>> Notice that in such cases the "Kemeny" method does not specify choosing
>> one of the sequences. (They have the same score, so they are equally
>> valid.)
>
> B>C>D>A has score 44.
> C>D>B>A has score 44.
>
> As far as I understood your post, those are the only with score 44.
> VoteFair picks neither, nor does it give a direct tie between C and B.
>
>> More specifically (as I tried to convey in another message), if a set of
>> ballots can produce such a difference, the difference will be small
>> compared to the difference between various possible voting methods, even
>> if those various possible voting methods are limited to the ones
>> supported in the Declaration.
>
> Let's say, for the sake of argument, that VoteFair produces the same
> winner as Kemeny when the Smith set has <= K members. Then it appears
> that your argument is: "K is high enough for VoteFair that for all
> practical single-winner elections, VoteFair *is* Kemeny". But this can
> cut both ways, in a fine-tuning argument.
>
> If, in practical elections, the max Smith set size is low, then any of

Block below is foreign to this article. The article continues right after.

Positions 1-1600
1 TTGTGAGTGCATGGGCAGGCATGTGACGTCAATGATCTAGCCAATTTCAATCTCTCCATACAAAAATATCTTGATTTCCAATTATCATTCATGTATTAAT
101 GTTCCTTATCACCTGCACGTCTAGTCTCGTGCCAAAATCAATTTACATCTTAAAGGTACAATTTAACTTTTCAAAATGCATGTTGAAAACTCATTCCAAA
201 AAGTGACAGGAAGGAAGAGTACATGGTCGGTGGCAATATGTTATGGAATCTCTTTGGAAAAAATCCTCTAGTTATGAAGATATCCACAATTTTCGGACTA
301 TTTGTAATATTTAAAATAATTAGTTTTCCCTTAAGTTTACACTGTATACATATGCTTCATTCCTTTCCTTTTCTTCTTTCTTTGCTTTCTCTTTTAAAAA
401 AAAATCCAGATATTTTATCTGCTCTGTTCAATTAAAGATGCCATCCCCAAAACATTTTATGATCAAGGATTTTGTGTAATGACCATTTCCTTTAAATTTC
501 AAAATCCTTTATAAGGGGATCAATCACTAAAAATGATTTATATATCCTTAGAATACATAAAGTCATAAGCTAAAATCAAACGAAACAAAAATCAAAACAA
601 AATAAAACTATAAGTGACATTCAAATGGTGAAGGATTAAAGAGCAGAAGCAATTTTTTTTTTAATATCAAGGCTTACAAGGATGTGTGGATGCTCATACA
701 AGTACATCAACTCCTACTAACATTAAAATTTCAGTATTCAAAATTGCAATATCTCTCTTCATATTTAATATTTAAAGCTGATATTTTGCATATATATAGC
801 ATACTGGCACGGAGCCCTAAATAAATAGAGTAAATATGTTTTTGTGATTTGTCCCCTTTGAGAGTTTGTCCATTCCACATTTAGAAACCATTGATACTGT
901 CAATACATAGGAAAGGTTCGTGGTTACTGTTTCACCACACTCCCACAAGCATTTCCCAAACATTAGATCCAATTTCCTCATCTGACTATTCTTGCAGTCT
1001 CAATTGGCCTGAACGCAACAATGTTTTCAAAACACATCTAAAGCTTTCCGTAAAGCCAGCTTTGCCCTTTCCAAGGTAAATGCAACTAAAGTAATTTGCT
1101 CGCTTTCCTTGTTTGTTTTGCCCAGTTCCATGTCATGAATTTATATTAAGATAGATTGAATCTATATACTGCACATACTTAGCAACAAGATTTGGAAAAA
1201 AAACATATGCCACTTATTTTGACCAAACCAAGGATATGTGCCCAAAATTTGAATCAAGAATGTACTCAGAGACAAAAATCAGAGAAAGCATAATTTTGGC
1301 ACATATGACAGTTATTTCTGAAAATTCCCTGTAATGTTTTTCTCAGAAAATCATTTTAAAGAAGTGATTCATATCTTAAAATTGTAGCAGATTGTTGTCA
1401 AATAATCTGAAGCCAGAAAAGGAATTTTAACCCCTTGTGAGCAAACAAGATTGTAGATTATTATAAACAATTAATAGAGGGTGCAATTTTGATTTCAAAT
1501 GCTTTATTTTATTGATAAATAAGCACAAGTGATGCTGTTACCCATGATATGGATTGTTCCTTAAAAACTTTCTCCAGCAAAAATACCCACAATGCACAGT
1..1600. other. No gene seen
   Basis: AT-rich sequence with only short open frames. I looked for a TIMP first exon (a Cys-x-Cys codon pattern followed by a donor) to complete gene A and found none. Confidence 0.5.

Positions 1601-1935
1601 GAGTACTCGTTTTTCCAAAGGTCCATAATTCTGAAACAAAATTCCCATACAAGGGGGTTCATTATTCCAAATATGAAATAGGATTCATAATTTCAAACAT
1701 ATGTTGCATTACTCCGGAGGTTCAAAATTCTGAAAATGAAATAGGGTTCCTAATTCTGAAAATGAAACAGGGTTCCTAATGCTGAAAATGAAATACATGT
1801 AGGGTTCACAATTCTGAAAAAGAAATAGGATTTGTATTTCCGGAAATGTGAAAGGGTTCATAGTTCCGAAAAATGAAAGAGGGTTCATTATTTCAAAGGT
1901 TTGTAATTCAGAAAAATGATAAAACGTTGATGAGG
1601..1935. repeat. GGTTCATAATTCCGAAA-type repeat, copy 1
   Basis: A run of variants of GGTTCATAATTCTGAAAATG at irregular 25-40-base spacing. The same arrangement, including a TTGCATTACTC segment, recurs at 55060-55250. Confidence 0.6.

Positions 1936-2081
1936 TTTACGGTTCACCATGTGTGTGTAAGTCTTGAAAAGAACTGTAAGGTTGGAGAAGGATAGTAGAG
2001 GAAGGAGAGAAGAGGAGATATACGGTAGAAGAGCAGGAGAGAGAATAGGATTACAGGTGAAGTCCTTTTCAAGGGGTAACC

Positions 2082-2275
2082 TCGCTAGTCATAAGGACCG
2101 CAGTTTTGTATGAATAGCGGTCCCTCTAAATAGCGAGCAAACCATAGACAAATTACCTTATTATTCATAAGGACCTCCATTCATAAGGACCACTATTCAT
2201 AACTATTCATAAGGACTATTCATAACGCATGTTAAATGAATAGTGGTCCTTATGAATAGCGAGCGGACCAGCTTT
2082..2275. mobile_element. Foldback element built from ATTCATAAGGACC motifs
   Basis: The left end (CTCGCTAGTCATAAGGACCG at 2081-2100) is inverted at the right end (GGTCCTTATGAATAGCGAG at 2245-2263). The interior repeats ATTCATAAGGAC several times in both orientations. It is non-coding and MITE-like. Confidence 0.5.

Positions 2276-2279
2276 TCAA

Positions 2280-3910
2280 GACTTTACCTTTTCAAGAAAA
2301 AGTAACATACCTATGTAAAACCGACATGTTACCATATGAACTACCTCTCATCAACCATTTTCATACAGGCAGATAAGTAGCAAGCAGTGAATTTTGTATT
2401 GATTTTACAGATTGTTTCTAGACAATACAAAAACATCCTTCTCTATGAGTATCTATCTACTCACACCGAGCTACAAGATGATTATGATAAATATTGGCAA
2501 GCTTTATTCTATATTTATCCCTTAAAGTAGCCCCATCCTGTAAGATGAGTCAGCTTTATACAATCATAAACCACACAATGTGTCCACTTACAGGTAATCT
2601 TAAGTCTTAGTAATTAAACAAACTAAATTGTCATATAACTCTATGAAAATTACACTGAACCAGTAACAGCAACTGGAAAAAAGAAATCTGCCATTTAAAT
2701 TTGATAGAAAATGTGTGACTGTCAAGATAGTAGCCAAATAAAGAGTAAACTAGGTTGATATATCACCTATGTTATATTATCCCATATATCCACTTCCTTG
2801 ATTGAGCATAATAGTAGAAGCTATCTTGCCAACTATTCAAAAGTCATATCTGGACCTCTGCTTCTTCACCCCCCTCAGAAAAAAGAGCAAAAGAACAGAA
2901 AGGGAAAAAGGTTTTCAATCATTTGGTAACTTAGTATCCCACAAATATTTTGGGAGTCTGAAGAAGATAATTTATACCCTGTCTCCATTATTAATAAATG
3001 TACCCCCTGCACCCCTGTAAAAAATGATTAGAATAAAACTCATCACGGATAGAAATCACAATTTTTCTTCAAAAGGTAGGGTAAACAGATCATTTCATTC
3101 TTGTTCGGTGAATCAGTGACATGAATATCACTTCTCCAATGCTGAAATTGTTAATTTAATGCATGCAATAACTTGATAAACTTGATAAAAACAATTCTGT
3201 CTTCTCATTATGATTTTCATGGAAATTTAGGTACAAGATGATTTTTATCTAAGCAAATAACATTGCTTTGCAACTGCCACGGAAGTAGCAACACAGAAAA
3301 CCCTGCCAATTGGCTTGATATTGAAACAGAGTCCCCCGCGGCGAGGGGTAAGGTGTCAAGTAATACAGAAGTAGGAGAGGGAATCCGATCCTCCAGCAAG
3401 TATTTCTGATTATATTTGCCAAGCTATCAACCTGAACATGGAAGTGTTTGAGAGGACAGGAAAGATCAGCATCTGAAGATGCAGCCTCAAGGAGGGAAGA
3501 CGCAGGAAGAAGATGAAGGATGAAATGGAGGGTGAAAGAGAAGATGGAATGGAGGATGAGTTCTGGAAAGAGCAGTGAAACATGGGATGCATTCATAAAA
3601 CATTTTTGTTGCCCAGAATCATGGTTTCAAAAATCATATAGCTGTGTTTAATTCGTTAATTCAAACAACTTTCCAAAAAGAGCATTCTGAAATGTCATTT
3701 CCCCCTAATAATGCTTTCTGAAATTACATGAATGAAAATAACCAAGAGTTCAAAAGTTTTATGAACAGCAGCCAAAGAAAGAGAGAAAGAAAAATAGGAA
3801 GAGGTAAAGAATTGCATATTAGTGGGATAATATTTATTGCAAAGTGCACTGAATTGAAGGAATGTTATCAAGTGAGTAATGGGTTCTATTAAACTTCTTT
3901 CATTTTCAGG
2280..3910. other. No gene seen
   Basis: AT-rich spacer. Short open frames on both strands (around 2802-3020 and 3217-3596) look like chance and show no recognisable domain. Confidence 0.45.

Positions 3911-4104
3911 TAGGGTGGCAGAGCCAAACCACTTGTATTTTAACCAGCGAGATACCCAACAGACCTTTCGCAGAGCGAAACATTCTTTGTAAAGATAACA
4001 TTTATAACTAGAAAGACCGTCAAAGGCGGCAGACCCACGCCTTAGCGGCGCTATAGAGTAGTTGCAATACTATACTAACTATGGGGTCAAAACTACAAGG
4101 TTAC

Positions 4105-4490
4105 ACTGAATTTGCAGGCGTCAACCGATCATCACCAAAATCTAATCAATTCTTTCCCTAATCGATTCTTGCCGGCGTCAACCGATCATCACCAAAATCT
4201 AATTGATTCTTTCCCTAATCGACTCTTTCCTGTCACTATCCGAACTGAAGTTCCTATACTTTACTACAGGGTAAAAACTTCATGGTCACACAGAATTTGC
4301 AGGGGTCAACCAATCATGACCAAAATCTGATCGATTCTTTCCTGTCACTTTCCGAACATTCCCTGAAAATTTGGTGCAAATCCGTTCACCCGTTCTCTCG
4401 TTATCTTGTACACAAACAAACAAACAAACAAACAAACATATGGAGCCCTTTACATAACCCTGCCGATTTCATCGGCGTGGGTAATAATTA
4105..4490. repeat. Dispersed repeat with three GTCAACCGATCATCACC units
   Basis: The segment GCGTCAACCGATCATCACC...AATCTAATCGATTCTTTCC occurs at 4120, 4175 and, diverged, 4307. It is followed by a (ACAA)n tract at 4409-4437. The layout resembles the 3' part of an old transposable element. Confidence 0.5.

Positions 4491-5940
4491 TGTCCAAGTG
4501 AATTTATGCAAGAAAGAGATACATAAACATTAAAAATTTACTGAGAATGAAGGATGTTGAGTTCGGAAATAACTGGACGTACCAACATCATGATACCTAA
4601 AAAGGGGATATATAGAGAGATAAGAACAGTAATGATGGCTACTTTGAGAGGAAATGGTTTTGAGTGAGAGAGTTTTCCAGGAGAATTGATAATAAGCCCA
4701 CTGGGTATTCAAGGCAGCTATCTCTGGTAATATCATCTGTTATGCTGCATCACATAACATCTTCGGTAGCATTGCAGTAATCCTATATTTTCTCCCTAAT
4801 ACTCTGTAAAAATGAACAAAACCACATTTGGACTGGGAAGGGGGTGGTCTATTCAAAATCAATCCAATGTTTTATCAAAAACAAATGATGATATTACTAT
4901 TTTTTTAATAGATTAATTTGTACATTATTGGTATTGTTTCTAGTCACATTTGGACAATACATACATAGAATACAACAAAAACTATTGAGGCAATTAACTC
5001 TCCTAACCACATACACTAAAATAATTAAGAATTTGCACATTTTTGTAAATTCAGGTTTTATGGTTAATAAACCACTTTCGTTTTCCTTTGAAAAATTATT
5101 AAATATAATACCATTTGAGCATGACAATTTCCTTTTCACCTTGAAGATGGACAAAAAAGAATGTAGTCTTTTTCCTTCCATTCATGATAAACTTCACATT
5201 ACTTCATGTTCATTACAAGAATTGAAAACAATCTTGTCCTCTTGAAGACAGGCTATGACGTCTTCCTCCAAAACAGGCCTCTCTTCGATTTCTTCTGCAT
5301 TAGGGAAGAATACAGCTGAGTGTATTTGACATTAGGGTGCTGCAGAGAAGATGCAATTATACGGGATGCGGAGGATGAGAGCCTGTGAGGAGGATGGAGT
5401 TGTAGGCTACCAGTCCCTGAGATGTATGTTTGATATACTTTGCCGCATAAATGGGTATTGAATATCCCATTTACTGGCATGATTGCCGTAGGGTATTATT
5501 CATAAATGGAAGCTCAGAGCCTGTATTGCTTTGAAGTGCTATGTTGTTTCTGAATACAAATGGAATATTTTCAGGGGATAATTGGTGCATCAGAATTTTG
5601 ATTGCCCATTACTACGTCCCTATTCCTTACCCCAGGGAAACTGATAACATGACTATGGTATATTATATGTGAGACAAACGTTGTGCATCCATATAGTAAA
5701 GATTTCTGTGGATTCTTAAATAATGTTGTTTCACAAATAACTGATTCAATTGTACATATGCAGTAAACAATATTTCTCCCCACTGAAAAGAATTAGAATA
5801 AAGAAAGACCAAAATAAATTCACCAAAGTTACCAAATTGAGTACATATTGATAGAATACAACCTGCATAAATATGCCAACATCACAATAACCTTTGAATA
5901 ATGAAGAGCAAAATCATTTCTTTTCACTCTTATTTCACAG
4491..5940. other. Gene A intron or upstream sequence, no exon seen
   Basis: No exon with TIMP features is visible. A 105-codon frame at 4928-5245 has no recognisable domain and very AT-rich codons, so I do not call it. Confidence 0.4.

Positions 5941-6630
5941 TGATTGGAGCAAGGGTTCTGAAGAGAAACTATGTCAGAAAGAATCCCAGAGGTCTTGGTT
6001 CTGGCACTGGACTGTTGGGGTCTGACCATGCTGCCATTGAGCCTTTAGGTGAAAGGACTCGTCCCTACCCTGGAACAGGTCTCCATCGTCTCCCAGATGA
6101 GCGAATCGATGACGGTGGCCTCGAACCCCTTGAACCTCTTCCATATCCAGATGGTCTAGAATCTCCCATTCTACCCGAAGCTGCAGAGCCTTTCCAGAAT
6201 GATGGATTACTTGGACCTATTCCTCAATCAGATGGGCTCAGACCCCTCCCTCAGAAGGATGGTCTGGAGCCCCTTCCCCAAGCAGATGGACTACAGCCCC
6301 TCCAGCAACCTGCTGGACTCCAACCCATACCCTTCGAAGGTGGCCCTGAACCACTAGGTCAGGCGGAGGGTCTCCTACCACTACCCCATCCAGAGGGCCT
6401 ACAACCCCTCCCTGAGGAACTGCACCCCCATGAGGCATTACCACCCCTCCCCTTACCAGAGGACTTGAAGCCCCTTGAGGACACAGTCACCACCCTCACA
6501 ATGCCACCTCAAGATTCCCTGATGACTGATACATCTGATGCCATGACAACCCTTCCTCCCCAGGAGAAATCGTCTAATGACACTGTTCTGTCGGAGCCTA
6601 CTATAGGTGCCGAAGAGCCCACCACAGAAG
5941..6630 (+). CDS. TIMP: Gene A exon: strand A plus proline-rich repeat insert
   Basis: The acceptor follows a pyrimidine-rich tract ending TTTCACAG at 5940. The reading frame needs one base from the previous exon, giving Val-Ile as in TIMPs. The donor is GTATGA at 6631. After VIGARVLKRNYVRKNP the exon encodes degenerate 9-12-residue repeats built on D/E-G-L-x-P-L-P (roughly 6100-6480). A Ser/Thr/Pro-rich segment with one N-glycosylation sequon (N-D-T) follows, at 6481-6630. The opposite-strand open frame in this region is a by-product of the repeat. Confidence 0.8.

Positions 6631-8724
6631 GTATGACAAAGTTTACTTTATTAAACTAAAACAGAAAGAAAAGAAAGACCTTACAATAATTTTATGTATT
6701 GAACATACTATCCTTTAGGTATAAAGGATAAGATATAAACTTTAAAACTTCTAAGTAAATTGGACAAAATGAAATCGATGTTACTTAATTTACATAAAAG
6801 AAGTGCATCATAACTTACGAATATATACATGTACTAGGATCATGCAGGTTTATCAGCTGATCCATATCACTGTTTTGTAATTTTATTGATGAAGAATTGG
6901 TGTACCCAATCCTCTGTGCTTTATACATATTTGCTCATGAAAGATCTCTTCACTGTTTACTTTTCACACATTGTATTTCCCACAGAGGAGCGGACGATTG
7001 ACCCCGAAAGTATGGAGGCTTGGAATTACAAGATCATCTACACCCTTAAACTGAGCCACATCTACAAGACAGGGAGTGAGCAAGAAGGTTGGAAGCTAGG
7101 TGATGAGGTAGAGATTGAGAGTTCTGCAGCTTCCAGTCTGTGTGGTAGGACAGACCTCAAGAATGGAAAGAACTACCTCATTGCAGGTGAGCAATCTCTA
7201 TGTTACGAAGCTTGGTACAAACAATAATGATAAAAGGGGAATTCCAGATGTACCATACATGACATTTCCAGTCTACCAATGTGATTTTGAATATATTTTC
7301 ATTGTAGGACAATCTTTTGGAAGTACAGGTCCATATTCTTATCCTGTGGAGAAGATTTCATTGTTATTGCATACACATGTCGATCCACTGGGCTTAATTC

> the advanced Condorcet methods may be good enough. Any Condorcet method
> does the right thing with Smith set size 1, and I think Schulze / RP /
> MAM all give the same result with Smith set size <= 3, and that this
> result is the same as the Kemeny result. These other methods are either
> simpler than VoteFair (in the case of Ranked Pairs, say), or are more
> well known (Schulze).
>
> On the other hand, if the max Smith set size is high, then VoteFair may
> not approximate Kemeny well enough. In that case, if what you want is
> Kemeny, then you pretty much have to go to Kemeny.
>
> The fine-tuning argument then is: it appears that for VoteFair to have a
> substantial advantage over other Condorcet methods, the max Smith set
> size for realistic elections have to be high enough that the other
> methods don't approximate Kemeny but simultaneously low enough that
> VoteFair does approximate Kemeny. Is that the case? It doesn't seem
> clear *as such*.